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Holistic financial advice — advice that focuses on savings, debt, and insurance in addition to investments — can be worth an income increase of more than 7% per year, said Shlomo Benartzi, behavioral economist and professor emeritus at UCLA’s Anderson School of Management.

“Where does this enormous profit come from? It comes from eliminating costly mistakes and reaping sure-fire profits,” said Benartzi, who, along with Nobel laureate Richard Thaler, pioneered the concept of “nudging” investors to increase their savings over time.

For example, Benartzi said: “Many people choose the wrong health insurance and pay inflated premiums for slightly lower deductibles. People often don’t pay off credit cards with the highest interest rates first, wasting money on interest payments. Older workers often fail to maximize their employer match, although they can withdraw these funds at any time after age 59 with no penalty.

“While households and regulators remain concerned about the cost of financial advice, it turns out that the lack of holistic financial advice is so expensive,” he said.

There are many different fee models for financial advice, and the costs do not have to be high: many consultants have hourly or project rates, for example.

Myth #6: Prepaying your mortgage isn’t worth it

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In a way, this is a mathematical problem, said Brian Portnoy, an expert on the psychology of money and author of The Geometry of Wealth.

Conventional thinking applies, where can you get the highest return on your extra money? When your mortgage rate exceeds your expected market rate of return, it usually makes sense to pay off the mortgage more quickly.

“There’s also a legitimate emotional component,” said Portnoy, who is also the founder of Shaping Wealth. “Sometimes people enjoy the feeling of owning their home. This is a valuable psychological asset that should not be sniffed at.”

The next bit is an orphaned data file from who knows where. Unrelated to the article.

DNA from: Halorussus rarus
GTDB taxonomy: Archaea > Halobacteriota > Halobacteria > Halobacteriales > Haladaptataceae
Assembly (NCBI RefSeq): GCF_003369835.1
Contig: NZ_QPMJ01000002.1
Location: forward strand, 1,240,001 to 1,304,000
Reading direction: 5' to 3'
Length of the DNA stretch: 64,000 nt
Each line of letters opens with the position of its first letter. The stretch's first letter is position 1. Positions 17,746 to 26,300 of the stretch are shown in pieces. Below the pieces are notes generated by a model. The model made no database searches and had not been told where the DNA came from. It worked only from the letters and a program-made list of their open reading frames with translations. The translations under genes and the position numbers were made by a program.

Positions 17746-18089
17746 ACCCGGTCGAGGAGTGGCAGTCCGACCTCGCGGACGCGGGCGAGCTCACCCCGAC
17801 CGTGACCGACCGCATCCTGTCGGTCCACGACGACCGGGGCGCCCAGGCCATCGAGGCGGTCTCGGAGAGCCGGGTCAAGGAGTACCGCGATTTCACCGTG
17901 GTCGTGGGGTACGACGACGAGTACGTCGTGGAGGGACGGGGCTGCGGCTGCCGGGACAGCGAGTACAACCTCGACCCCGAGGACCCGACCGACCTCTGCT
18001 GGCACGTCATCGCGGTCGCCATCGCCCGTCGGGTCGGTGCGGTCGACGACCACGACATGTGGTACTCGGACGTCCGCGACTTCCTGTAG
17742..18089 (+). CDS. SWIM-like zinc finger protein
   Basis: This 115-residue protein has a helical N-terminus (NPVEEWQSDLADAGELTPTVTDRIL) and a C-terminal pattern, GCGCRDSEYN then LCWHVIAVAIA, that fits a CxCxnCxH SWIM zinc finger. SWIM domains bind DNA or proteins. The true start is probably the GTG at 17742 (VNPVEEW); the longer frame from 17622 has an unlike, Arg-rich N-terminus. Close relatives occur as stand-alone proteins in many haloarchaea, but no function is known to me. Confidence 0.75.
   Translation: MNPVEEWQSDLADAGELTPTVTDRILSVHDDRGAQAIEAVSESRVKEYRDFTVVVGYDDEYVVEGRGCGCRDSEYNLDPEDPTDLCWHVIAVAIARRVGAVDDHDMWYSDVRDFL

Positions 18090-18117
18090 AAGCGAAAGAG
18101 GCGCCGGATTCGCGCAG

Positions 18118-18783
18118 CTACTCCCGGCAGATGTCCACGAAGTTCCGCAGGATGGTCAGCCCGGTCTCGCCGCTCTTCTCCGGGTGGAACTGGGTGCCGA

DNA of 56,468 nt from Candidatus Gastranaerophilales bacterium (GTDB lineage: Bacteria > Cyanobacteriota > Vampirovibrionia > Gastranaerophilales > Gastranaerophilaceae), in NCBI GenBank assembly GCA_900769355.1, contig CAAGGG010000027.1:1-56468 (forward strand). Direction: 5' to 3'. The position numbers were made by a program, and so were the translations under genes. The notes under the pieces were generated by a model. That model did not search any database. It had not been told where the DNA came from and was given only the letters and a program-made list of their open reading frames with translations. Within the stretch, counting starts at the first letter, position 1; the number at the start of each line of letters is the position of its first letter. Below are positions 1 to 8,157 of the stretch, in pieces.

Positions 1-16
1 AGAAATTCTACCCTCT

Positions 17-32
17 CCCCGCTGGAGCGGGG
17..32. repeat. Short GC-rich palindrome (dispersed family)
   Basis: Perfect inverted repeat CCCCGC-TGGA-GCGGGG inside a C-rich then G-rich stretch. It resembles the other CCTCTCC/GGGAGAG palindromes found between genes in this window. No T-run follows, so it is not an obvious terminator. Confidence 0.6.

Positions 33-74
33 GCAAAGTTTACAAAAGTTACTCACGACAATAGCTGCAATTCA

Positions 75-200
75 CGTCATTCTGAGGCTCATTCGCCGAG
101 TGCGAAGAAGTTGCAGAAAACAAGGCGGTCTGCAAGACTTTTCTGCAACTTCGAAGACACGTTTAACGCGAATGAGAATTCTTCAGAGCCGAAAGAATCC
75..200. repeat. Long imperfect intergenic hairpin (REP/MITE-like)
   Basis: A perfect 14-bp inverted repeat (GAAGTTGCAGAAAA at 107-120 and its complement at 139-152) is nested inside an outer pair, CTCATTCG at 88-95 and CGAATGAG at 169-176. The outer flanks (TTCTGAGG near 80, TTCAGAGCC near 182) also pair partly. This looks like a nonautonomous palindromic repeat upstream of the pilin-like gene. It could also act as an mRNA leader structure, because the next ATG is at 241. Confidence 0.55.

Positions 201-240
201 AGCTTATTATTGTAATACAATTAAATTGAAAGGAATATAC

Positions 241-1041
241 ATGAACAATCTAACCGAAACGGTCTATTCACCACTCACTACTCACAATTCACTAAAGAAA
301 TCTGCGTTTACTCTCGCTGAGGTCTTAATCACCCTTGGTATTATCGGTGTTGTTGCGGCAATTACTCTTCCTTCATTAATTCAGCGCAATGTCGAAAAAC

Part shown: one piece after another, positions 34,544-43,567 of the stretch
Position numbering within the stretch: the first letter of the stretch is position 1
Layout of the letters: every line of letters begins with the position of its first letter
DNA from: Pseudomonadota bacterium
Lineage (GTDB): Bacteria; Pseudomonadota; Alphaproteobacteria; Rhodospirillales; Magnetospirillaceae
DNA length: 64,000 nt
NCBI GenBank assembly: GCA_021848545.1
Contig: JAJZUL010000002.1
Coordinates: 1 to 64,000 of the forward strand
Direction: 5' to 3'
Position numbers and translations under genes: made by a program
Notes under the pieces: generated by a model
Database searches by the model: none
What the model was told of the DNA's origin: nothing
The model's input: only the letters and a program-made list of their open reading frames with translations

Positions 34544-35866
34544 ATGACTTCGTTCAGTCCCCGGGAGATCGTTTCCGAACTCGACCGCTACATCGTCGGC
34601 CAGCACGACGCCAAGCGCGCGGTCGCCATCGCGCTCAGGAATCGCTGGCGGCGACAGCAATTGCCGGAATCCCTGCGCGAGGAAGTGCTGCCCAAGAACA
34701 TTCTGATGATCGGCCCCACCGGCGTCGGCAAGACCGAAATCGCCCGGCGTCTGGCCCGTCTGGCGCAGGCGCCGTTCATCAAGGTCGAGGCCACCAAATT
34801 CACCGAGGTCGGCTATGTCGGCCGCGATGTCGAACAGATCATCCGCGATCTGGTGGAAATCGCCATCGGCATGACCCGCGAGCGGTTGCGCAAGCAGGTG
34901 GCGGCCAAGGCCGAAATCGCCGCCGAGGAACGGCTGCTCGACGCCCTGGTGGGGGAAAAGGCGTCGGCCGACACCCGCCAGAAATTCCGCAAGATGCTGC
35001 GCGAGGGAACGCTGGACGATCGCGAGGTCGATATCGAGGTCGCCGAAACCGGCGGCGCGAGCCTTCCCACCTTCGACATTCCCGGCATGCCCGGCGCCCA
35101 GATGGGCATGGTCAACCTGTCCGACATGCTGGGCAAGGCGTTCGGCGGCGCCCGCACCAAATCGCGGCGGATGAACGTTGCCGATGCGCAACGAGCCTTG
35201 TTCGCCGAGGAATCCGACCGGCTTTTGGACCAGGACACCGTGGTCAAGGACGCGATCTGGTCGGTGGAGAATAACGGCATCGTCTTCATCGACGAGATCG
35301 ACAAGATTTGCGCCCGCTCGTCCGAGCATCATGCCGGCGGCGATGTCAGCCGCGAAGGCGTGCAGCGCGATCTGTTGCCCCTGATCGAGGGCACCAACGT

The conventional wisdom — comparing mortgage rates to investment returns — is also misleading, said Christine Benz, Morningstar’s director of personal finance and retirement planning. Paying off a mortgage faster “almost never looks like a great idea compared to the stock market,” she said.

But a mortgage repayment is like a guaranteed “return,” she said. The only fair comparison is the rate of return on an account that is similarly guaranteed, such as B. FDIC-insured investments, said Benz, author of “30-Minute Money Solutions: A Step-by-Step Guide to Managing Your Finances.”

Myth #7: You don’t need emergency savings

“The most egregious myth out there is that people think they don’t need a standalone emergency savings account when they actually do,” said personal finance expert Suze Orman.

These accounts shouldn’t be viewed as nest egg or billed as part of a long-term savings plan for things like college tuition, a new car or a vacation, said Orman, co-founder of SecureSave, a start-up. Work with employers to provide emergency savings accounts.

Instead, that fund is a safety net that’s only tapped in emergencies — like to keep up with mortgage and car payments, say, if you’re laid off, she said.

Myth #8: You need to watch the stock market daily

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“There is virtually no valuable information in the day-to-day movement of the market,” Portnoy said.

In fact, advisors often warn that focusing on daily market fluctuations can help you regret later how you sold at an inopportune time.

“It can be interesting and even exciting to follow what’s new,” he added. “However, successful investing is really boring. Set your goals, set a plan, build a portfolio and focus on something else.”

Myth #9: Money can make you the happiest

Studies have linked money to happiness. But what people do with that money is ultimately what makes them happiest, Kinder said.

Using money for personal fulfillment is at the core of his life planning philosophy.

Having extra money in the bank “is always going to make you happier,” Kinder said. But it won’t make you the happiest version of yourself, he said.

“The main myth about money is that people think money will make their life the happiest,” Kinder said. “Finding who you really want to be is what will make you happiest. Because then you can raise the money for it.”